It’s years since I’ve had a ticking off from a professor (it used to happen quite a lot, trust me) but I got one today from Professor Simon Wren-Lewis, who says that the reason wages haven’t kept pace with economic growth is because, once you allow for an increasing population, we have barely had any economic growth. The little we had was then obliterated by sterling depreciation and indirect taxes.

Real wage growth in the UK has not been lousy because of lack of union power, immigrants or higher profits, but because economic growth (properly measured) has been stagnant, austerity included raising indirect taxes and we have now had two large depreciations in sterling.

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24 Responses to Ending the pay squeeze – could the unions make a comeback?

  1. metatone says:

    I wonder if there is any differential between large firms and the rest…

  2. Brendan says:

    Any thoughts/data on housing costs and pay growth? I wonder if workers spending ~50% of their income on housing are less likely to ask for a raise (or look for different work) than those spending 25%?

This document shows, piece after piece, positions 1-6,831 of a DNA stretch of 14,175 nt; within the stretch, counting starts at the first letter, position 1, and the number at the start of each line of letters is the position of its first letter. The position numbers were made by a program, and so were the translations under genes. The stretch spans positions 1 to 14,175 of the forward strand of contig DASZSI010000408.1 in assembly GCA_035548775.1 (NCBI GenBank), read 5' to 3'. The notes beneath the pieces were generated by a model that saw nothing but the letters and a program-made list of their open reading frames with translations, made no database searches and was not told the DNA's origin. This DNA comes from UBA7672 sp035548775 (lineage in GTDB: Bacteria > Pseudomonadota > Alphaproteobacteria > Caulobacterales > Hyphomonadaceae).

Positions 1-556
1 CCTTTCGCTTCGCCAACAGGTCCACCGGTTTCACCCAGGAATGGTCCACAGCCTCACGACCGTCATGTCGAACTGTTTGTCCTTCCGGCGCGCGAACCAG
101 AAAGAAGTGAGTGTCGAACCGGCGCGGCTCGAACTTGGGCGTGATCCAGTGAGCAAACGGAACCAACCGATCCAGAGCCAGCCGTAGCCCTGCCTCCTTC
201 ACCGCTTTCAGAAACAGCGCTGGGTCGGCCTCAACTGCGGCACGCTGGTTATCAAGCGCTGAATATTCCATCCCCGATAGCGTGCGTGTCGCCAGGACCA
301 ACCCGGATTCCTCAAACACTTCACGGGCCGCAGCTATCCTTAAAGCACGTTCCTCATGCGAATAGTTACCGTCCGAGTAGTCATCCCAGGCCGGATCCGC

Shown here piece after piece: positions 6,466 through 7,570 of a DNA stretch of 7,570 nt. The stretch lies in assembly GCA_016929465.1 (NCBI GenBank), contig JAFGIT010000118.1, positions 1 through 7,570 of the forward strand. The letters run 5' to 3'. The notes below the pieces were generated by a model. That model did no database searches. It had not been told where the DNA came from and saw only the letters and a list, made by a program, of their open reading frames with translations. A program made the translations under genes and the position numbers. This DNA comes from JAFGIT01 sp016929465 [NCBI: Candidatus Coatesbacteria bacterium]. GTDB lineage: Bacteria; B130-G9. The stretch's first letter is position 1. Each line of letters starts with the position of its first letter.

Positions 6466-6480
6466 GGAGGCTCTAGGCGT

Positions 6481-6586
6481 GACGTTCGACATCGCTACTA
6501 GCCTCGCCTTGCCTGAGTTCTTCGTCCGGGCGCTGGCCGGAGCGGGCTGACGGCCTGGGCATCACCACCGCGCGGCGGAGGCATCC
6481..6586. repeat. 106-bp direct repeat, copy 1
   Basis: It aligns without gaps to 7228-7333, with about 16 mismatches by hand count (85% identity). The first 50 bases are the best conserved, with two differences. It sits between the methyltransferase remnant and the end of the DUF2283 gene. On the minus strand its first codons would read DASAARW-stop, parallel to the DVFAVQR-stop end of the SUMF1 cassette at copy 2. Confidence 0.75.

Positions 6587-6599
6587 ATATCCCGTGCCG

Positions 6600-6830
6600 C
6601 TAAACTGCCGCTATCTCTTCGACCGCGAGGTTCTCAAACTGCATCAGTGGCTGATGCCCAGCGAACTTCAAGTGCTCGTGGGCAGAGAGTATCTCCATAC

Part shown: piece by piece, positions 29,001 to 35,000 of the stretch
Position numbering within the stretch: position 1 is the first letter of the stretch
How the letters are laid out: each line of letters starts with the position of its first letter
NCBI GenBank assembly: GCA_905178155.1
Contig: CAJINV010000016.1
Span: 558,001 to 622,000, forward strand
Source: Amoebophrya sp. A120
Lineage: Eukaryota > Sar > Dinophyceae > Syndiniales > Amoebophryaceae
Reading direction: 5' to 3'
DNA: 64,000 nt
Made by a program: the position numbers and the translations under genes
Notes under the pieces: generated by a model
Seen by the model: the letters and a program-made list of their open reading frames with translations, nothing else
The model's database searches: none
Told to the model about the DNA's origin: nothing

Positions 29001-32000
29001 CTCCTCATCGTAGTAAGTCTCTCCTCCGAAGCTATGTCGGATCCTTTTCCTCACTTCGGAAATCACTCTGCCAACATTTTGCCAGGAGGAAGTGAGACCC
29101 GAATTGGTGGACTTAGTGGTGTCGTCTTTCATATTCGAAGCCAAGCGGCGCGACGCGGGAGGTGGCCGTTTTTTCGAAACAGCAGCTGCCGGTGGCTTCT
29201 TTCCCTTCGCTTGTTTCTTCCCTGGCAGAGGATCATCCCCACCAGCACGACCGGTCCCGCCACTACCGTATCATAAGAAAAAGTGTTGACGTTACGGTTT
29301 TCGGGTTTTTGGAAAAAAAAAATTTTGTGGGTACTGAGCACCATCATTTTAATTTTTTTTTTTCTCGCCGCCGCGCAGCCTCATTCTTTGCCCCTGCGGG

3. Blissex says:

    «forebears understood that it was the only way to combat insecurity and an imbalance of power»

    But in those times it was 90% pennyless labourers, 9% foremen etc, and 1% rentiers.
    Low wages and job insecurity and the party promising, more or less overtly, to deliver them are today much more popular because a much larger fraction of the population is made of rentiers.

    It is my usual story: thanks to the unions and their party many former pennyless labourers got good wages and pensions, and were able to buy property, and then in middle age or retirement they realized that they had become “Blow you! I am allright Jack” tories.With a desire that remaining labourers be cheap and insecure.
    The success of the unions and their party effectively created a large minority of voters who reckon themselves to be gentry. Their dream is to go back to the 50s, the 1850s or the 1750s.

    • Blissex says:

      «a large minority of voters who reckon themselves to be gentry.»

      Plus a significant fraction of labourers, especially large among the low paid, does not even have the right to vote, while the mass of rentiers not just have the right to vote, they exercise it very diligently.

      • gunnerbear says:

        “does not even have the right to vote,”